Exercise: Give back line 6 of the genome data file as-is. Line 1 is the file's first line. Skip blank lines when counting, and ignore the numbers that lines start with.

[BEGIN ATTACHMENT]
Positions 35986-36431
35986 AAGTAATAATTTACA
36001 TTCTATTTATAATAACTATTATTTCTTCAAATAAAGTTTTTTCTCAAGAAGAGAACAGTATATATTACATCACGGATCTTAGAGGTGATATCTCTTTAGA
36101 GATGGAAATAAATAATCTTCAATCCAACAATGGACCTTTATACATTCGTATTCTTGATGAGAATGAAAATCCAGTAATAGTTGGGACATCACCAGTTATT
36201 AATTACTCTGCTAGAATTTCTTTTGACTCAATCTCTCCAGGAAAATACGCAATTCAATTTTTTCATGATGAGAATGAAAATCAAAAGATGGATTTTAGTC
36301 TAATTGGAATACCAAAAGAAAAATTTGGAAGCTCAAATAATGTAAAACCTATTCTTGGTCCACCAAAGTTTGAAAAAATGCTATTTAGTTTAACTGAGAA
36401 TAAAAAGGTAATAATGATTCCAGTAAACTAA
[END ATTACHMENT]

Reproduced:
36301 TAATTGGAATACCAAAAGAAAAATTTGGAAGCTCAAATAATGTAAAACCTATTCTTGGTCCACCAAAGTTTGAAAAAATGCTATTTAGTTTAACTGAGAA